How to Make Regency Period Fan Lacing

Regency Period Extant Fan Lacing - How to Make Regency Period Fan Lacing, by Sidney EileenThis fan lacing tutorial is based on two reference photos showing a Regency period example of fan lacing, courtesy of LACMA.  In the photo it appears that the lacing is sewn directly into the fabric used to pull the lacing tight.  I opted to change this detail so the lacing could be adjusted or changed out if needed, without having to completely re-make the tie.  I am including the photos here for educational purposes, so you fine folks can see exactly what I’m talking about.

One of the wonderful things about this method of fan lacing is that it doesn’t require any of the expensive accessories required of modern fan lacing.  That means it’s more economical for the corset-maker on a budget, and there’s no reason you can’t fancy up your ties by making them out of pretty material or embellishing them.

Extant Regency Period Fan Lacing - How to Make Regency Period Fan Lacing, by Sidney Eileen

 

 

Fan Lacing Construction - 1, How to Make Regency Period Fan Lacing, by Sidney Eileen

Each tie consists of two layers of cotton drill fabric, one short length of cotton taffeta ribbon, and one longer length of silk satin ribbon

 

Fan Lacing Construction - 2, How to Make Regency Period Fan Lacing, by Sidney Eileen

The cotton ribbon is pinned into the wider end of the fabric, right sides together.

 

Fan Lacing Construction - 3, How to Make Regency Period Fan Lacing, by Sidney Eileen

I used a 1/2″ seam, and when I got to the narrow end, I sandwiched in the silk satin ribbon.

 

Fan Lacing Construction - 4, How to Make Regency Period Fan Lacing, by Sidney Eileen

I left a large hole along one side of each tie so they could be turned.  You may trim your fabric if desired.  I did not trim.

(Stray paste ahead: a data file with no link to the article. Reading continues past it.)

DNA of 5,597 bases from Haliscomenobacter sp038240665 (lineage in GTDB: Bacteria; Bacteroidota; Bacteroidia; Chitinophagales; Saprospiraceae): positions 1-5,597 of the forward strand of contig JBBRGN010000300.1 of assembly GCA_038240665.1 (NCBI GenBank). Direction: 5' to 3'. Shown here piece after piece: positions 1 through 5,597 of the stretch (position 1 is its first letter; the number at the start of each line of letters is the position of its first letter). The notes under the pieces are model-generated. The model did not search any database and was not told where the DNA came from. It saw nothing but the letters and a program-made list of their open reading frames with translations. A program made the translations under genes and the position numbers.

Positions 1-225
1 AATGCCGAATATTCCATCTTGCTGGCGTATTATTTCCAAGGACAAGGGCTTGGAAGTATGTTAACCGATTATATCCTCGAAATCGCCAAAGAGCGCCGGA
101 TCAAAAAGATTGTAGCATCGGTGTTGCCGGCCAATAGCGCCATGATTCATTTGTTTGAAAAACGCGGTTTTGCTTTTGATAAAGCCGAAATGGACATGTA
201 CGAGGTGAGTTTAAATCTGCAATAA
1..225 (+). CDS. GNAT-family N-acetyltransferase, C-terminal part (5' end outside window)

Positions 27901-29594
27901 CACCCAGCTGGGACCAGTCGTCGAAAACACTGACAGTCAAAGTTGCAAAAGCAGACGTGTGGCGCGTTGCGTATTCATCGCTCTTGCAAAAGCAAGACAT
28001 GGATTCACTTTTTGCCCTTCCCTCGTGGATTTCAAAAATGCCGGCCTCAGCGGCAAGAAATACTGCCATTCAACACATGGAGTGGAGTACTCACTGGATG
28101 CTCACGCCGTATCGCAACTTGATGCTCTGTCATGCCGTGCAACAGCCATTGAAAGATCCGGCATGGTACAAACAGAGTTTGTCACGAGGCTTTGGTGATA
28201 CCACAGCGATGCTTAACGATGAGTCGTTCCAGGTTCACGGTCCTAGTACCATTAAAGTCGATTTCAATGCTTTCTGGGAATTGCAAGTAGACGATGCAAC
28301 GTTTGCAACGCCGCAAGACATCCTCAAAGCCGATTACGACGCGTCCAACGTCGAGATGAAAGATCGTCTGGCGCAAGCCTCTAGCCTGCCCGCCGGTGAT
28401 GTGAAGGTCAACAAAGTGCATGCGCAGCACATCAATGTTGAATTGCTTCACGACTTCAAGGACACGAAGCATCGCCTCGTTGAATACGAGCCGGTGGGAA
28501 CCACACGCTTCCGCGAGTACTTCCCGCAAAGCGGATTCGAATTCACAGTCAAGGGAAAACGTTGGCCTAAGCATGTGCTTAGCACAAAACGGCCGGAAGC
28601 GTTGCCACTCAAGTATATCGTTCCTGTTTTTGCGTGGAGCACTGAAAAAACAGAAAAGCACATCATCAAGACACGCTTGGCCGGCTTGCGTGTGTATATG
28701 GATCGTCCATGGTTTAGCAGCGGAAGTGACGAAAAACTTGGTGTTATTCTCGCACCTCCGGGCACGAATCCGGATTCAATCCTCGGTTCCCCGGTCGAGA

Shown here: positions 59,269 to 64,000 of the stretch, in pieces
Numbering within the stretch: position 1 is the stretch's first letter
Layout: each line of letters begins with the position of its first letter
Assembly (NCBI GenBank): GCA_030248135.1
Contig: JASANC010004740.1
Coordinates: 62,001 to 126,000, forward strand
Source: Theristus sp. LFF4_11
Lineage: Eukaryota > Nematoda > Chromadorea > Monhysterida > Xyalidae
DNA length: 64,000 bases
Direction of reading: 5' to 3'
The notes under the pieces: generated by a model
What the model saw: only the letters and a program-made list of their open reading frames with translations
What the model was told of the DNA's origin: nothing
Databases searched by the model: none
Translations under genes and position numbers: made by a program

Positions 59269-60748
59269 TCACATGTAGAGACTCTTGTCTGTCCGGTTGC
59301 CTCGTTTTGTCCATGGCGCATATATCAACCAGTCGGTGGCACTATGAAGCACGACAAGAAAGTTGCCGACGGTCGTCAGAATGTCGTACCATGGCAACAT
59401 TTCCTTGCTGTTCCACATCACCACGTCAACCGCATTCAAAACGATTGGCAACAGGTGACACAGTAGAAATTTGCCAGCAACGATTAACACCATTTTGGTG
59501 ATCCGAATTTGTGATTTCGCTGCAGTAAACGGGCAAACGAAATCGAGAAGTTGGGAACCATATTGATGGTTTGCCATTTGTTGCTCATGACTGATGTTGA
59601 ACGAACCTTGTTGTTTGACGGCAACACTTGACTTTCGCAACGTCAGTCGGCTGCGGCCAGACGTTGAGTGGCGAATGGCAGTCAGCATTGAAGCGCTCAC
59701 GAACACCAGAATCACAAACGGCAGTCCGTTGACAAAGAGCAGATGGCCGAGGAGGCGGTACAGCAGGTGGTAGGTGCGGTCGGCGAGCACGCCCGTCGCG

Fan Lacing Construction - 5, How to Make Regency Period Fan Lacing, by Sidney Eileen

The ribbons make it fairly easy to turn the ties.  Just pull them out to fully turn the points.  I then stitched the holes closed by hand using a hidden running stitch.  If you want, you can top stitch around the edges with a sewing machine instead.

Hidden Running Stitch, How to Make Regency Period Fan Lacing, by Sidney Eileen

To create the hidden running stitch, make each stitch alternately through each folded in fabric. The finished appearance is very similar to a machine stitch.

 

After that, lace the back of the corset, running the laces through the loops on the ties.

Corded Regency Corset - Front Flat, by Sidney Eileen, How to Make Regency Period Fan Lacing

Corded Regency Corset – Front Flat

Corded Regency Corset - Back Flat, by Sidney Eileen, How to Make Regency Period Fan Lacing

Corded Regency Corset – Back Flat

In this photo there is quite a bit of extra length where each section of ribbon is tied off, creating the extra muddle of loose ribbon on the left of the photo.  This is so I could adjust the lengths once I laced it on something and could see exactly where the ribbons were too long or too short.    Each ribbon length ties four grommets (two rows of grommets), except for the very bottom grommets, which are alone because I have an odd number of grommets on each side of the corset.

 

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